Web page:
We never found it hard to understand a man who loved his family. We do not find it hard, now, to salute a King who, inheriting a generation racked and anxious as no other before, di what he had to do with dignity, patience and courage.

He who had planned great voyages over the quarter of the world that owned him as King, has done his best, and greatest – from Norfolk to London and from London to Windsor".

s200 joseph.fallonSince its independence in 1947, New Delhi has had excellent relations with Moscow, first with the Soviet Union until it disintegrated in 1991, then with the successor state, Russia, writes Joseph E Fallon.

In the July 2021 edition of Russia's National Security Strategy, Moscow officially describes its relationship with India as a "special privileged strategic partnership." According to India's top diplomat, former Foreign Secretary and former High Commissioner to the UK, Ranjan Mathai, "The Indo-Russian strategic partnership has five major components– (i) political (with sustained, regular dialogue at the highest level), (ii) counter terrorism cooperation, (iii) defence, (iv) civil nuclear energy and (v) space. The nature of the Indo-Russian pentagon is such one never knows which of the five angles will be active on what time and sometimes all five angles come into play simultaneously."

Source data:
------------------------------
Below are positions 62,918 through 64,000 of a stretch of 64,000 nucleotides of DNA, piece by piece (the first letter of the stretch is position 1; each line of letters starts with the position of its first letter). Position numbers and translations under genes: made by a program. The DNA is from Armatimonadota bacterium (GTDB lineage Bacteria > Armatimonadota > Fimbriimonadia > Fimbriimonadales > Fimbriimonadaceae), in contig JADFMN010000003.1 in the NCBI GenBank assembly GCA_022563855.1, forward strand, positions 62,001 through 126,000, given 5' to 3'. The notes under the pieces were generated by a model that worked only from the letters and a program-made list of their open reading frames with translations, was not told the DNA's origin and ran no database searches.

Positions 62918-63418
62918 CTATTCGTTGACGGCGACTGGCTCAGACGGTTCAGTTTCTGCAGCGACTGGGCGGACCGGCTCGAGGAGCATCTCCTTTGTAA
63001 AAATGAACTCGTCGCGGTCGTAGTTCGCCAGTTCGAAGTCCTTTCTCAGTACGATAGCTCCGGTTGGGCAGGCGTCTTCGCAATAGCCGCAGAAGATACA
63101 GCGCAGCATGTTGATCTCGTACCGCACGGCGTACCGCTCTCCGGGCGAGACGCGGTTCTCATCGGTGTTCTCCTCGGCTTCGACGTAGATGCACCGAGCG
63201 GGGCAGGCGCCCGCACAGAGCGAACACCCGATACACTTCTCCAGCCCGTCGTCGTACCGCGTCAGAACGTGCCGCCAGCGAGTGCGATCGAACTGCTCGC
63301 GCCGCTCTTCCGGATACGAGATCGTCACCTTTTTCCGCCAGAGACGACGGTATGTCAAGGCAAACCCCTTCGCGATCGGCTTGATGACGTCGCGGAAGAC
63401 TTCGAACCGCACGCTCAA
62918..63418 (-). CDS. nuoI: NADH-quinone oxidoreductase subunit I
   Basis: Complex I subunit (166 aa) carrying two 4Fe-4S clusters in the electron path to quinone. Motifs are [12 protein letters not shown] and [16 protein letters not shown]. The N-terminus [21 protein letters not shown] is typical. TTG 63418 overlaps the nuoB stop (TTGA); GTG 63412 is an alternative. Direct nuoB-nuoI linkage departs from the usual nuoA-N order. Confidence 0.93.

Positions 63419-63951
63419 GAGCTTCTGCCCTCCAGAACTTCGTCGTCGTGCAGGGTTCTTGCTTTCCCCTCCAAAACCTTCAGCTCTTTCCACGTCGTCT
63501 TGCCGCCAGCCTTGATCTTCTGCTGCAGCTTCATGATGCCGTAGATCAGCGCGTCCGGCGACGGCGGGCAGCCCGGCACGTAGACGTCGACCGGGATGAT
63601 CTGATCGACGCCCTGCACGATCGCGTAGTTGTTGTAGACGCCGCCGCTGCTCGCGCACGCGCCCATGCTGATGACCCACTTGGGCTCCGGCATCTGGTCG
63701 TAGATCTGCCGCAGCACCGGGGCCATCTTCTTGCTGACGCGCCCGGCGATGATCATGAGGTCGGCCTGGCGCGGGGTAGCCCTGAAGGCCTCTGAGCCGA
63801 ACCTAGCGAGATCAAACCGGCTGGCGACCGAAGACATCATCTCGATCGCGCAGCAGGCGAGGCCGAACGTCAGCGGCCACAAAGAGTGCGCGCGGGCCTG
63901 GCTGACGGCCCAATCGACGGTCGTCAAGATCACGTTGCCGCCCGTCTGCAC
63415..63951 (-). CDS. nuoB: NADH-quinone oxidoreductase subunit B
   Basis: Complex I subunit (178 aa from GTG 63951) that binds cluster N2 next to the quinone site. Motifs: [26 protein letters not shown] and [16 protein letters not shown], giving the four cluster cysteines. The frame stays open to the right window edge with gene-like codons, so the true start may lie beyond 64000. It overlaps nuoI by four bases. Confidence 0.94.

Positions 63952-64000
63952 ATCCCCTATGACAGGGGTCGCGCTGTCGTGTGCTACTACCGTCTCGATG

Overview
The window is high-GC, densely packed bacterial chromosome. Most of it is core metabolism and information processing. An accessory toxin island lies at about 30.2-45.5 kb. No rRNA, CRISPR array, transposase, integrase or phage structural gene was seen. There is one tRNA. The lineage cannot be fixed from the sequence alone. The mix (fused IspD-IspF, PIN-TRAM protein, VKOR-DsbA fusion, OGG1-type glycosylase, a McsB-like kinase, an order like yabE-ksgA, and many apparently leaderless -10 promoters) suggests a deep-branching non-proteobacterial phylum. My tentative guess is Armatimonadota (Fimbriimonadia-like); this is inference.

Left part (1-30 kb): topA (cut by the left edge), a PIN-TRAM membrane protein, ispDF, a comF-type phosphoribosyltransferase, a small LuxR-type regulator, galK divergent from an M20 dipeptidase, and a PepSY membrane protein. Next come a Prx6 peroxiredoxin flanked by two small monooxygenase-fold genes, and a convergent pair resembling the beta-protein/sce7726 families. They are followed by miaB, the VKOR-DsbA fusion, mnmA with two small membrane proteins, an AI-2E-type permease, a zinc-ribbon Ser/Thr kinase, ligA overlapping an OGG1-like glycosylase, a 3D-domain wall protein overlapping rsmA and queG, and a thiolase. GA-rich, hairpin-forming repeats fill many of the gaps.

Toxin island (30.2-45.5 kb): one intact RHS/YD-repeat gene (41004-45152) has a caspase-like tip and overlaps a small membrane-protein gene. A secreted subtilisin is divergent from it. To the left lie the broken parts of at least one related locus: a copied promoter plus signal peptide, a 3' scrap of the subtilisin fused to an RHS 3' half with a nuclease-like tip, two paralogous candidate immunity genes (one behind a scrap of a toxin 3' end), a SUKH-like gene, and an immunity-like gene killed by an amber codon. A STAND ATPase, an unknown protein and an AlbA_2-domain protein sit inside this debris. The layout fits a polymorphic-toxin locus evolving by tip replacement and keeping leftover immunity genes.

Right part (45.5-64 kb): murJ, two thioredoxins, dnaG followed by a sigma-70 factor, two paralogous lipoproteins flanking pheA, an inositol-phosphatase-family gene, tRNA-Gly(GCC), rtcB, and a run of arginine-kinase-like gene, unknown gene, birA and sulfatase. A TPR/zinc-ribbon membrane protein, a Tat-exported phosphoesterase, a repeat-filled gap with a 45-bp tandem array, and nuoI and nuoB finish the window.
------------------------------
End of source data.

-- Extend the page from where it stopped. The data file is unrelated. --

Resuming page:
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MoDIMG 20181218 1521345 2New Year's Honours for UK's Armed Forces 2022. Click on next page for full listing

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Robin Vienna IMG 20211105 1429357 1Almost daily there are reports of the impact of climate change on Arctic sea ice, and thus the geostrategic implications of greater freedom of navigation. In a very real sense the region has become the new frontier for global competition.

As a geopolitical power, the EU has strategic and day-to-day interests, both in the European Arctic and the broader Arctic region…..The EU’s full engagement in Arctic matters is a geopolitical necessity – EU Joint Declaration on the Arctic (13th October 2021)

The European Union is renowned for grand statements which take an age to come to pass, and are often disappointing. Its latest policy pronouncements in October (see Data Source 1 at the footnote for source) – supporting a Resolution by the European Parliament in September (Data Source 2) - on the Arctic – are mainly vague, wide ranging and worthy.


But they also offer an opportunity which, if the EU deploys mechanisms already in its armoury, allow it to take significant actions which will establish it as a geopolitical actor; which will support Member States, their interests, and associated territories in the Arctic region; and which will help fulfil the commitments it is making therein to international safety, stability and sustainability.

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s200 joseph.fallon
Geopolitics can best be understood as the application of Sir Isaac Newton's Laws of Motion to international relations. These laws "explain the relationship between a physical object [a state] and the forces acting upon it [other states]," writes Joseph E Fallon.

NATO's enlargement and Moscow's response to that enlargement in the Black Sea region is a case in point.